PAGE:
Swiss finance entangled in Greensill debacle

The German regulator has stepped in to stop operations at Greensill Bank, which is part of the collapsed group. Keystone / Focke Strangmann

Credit Suisse and GAM Investment Management are two Swiss actors caught up in the collapse of British-based financial services group Greensill Capital.

This content was published on March 15, 2021 - 16:38

The fallout for both companies threatens to be serious, as do the consequences for Greensill investors and numerous industrial firms in various countries.

What is Greensill?

The insolvent Greensill Capital paid the debts that companies owed to suppliers – for a fee. 

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“Supply chain finance” greases the wheels of industry. Company A owes Supplier money, so asks Financier to take care of this debt. In exchange for quick payment, Supplier accepts that Financier will not pay the invoice in full. Financier later collects the full amount of the invoice from Company A and pockets the difference.

Greensill also created financial instruments out of these debt obligations that would be sold on the financial markets.

Where does Switzerland fit in?

Switzerland’s second largest bank was a key backer to Greensill. It set up numerous funds that channeled billions of francs of client’s money into the supply chain finance scheme. It has now been forced to shut down these funds and needs to reimburse its clients.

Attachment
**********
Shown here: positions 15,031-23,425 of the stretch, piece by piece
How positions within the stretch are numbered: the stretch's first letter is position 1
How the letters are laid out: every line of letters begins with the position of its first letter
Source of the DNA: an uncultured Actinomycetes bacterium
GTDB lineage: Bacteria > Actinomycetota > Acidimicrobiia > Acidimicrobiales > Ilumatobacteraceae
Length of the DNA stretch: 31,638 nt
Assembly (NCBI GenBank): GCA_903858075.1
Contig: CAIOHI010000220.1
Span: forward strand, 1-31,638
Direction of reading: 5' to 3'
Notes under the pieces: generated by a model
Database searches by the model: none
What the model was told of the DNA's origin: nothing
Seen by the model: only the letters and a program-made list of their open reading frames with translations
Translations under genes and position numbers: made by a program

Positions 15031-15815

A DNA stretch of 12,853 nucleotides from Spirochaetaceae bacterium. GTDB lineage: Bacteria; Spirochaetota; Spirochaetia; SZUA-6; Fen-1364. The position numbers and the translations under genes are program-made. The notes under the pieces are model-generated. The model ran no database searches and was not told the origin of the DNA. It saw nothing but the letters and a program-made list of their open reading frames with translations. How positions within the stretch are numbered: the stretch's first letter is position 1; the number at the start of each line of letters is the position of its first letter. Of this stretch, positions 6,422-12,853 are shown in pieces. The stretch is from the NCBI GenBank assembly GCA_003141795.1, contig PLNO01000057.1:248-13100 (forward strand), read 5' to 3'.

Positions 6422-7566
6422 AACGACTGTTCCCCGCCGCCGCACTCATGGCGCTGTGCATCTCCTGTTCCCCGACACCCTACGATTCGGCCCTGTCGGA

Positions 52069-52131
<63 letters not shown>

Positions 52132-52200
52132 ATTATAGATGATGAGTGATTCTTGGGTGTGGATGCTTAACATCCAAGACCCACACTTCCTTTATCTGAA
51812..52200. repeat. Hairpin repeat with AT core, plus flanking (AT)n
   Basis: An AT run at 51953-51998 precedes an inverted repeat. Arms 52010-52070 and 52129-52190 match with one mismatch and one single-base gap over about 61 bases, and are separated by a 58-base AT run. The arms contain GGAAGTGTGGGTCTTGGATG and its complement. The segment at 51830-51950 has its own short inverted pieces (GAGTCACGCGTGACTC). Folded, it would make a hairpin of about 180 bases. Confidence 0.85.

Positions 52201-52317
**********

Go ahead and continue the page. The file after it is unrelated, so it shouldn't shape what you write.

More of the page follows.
Credit Suisse also loaned Greensill $160 million (CHF149 million) when the company started to run into difficulties. With Greensill going through bankruptcy proceedings, it is unclear how much of this loan the bank will get back.

Swiss asset management firm GAM Investment Management has also been drawn into the unfolding affair, having facilitated the activities of British steel baron Sanjeev Gupta in the Greensill scheme.

What went wrong?

The full details of Greensill’s collapse have yet to come out but the scheme appears to have overstretched itself by taking on too many risky loans. It also appears to have been too highly exposed to Gupta’s businesses.

And then the pandemic struck, severely contracting global trade and putting many companies into financial difficulties.

The tipping point came when Greensill’s main insurer refused to continue covering losses. The group filed for insolvency in Britain on March 8.

What’s the fallout?

There are very serious and wide-reaching ramifications of Greensill’s collapse. The German-based Greensill Bank, part of the group, has been forced to stop operations, threatening the deposits of several German municipalities. It is also unclear how the liquidator will unravel the complex series of debts between companies and suppliers.

Far from greasing the wheels of industry, the collapsed scheme may throw a spanner in the works of many small firms. In Britain, this includes the Guptill Family Group (GFG) of industrial firms linked to Sanjeev Gupta’s business empire.

Japanese investment group SoftBank is also fretting about its $1.5 billion stake in Greensill.

The prospects of Credit Suisse retrieving all of its $160 million loan do not look rosy. But perhaps the biggest damage will be to the bank’s reputation as it failed to properly assess the risk of its Greensill operations. The bank has removed key managers from their roles and now has to find a way of getting at least $10 billion from its terminated funds back to investors. Shares at the bank have been driven lower as the scandal unfolds.

GAM also has some searching questions to answer, not least from the Swiss financial regulator FINMA that has confirmed it is in contact with GAM, Credit Suisse, and regulators in other countries. The authorities in some countries are investigating the possibility of fraud linked to the collapsed Greensill business.

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